The uncertainty and disruption caused by COVID-19 also creates opportunity for crime and fraud. Our latest Global Economic Crime and Fraud Survey published in early March 2020 found that economic crime and fraud incidents suffered by Singapore based companies were at the highest level ever. The current crisis has the potential to further exacerbate fraud incidents as businesses try their best to manage the disruption and stay afloat.
There are various reasons for it.
Priority focus is not on controls
Unavoidable adjustments to existing controls reduce their effectiveness
Automatic surveillance systems are “drowned” by a tsunami of false positives
Fraudsters know well that COVID-19 related disruption brings new opportunities and new targets: business processes are more exposed and people are more vulnerable.
As employees connect remotely, new infiltration opportunities arise. Sophisticated social engineering techniques leverage on increased stress levels. IT teams and IT infrastructure systems come under pressure.
Use of unsecure
Business impersonation techniques
While fraudsters uncover and take advantages of loopholes in government relief packages, criminals alter their modus operandi in light of the Covid-19 outbreak to increase their illicit gains.
Abuse of government relief programs
Fraudulent investment opportunities
Organisations face unprecedented supply chain disruptions, i.e. transportation restrictions, manufacturing interruptions and defaults on contracts. Companies are compelled to find alternatives and perform fewer controls due to the urgency.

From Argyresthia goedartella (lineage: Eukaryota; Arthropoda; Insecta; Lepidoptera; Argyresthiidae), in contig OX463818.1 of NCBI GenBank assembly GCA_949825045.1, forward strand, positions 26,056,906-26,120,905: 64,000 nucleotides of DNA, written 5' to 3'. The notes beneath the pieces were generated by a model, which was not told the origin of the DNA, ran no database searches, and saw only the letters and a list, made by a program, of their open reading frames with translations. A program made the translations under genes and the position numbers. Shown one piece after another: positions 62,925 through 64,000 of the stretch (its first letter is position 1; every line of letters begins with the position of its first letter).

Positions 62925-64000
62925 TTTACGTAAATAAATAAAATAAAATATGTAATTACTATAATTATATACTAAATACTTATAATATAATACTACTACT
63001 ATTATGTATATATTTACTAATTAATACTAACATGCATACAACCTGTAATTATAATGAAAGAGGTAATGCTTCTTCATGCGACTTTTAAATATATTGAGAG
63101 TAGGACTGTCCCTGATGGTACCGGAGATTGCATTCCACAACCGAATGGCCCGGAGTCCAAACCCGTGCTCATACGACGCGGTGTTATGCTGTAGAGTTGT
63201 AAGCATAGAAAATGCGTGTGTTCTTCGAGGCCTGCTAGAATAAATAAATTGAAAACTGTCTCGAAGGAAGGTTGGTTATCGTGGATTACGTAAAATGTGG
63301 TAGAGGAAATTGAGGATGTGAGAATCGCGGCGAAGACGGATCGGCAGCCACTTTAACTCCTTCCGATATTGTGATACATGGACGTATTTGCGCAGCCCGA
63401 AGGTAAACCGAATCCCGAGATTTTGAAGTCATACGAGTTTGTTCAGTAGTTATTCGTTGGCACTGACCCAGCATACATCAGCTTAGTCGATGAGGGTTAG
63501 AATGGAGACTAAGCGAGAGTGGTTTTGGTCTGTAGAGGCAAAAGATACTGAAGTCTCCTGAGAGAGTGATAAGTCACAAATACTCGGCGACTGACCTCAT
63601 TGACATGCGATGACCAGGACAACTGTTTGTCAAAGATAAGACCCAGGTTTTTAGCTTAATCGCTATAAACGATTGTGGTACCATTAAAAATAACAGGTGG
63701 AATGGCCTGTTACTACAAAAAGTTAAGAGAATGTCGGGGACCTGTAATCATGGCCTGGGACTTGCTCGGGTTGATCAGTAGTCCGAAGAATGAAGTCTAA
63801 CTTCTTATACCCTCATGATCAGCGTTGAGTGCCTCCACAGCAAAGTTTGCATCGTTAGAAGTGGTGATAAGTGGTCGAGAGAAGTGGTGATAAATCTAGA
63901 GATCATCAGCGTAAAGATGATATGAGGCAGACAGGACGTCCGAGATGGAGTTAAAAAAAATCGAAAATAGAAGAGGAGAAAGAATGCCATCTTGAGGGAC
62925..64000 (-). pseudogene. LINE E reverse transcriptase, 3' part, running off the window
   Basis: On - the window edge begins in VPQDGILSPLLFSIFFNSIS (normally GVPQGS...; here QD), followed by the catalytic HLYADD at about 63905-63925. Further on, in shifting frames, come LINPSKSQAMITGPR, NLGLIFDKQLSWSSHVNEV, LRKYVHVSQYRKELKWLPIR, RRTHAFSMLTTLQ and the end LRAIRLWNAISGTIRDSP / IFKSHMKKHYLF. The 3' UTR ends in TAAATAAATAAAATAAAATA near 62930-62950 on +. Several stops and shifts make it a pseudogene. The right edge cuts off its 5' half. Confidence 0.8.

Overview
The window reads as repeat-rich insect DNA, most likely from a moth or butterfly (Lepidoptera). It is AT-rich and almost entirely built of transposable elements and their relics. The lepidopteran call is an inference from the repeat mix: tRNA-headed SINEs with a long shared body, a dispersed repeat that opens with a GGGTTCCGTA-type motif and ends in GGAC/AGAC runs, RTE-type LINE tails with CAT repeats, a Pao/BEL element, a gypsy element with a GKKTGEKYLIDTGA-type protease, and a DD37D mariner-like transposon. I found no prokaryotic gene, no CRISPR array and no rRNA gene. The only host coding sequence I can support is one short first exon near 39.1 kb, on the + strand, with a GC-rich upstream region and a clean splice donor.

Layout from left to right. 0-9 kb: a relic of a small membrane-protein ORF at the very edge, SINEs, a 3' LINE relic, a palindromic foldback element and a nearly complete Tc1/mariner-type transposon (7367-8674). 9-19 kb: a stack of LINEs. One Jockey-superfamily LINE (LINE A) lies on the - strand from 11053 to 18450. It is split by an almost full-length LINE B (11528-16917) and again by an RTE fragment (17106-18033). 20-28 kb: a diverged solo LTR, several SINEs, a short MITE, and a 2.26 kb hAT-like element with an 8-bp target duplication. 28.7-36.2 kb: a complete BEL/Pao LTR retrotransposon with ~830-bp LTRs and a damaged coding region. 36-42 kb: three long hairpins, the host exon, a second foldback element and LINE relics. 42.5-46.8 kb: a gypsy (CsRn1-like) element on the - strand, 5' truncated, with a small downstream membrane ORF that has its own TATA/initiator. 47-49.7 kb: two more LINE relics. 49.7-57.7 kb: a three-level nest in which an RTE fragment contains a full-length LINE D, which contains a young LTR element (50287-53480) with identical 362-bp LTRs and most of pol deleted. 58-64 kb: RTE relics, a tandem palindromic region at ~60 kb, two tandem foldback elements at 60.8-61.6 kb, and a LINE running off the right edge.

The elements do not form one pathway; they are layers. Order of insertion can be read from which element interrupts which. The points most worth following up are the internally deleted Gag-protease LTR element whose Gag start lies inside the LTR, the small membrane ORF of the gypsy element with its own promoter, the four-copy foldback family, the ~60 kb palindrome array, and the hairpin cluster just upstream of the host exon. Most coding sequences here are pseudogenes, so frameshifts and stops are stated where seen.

Misappropriation of goods/ supplies/ payments
Inadequate due diligence on new vendors
Deceitful unfulfillment of contractual obligations
Standard processes and controls in sensitive areas such as approvals, pre-transactional reviews and processing and release of payments are relaxed, with post-transactional reviews being less effective.
In such environment, organisations need to have a clear understanding of:
Practical actions that can be embedded in day-to-day control framework:
Raise the awareness on new risks (with prompt and focused communications and trainings) across employees, clients and suppliers.
Adapt your due diligence to the heightening third party risks (screening and monitoring).
Remind your incident reporting protocols to all relevant stakeholders (employees, clients and suppliers).
Keep as many audit trails as possible and plan for post-transactional reviews, focused on risk of fraud.
Formulate a structured approach to identify, reduce, and remediate fraud risks as part of your COVID-19 response so you can protect your business, people, customers and other stakeholders.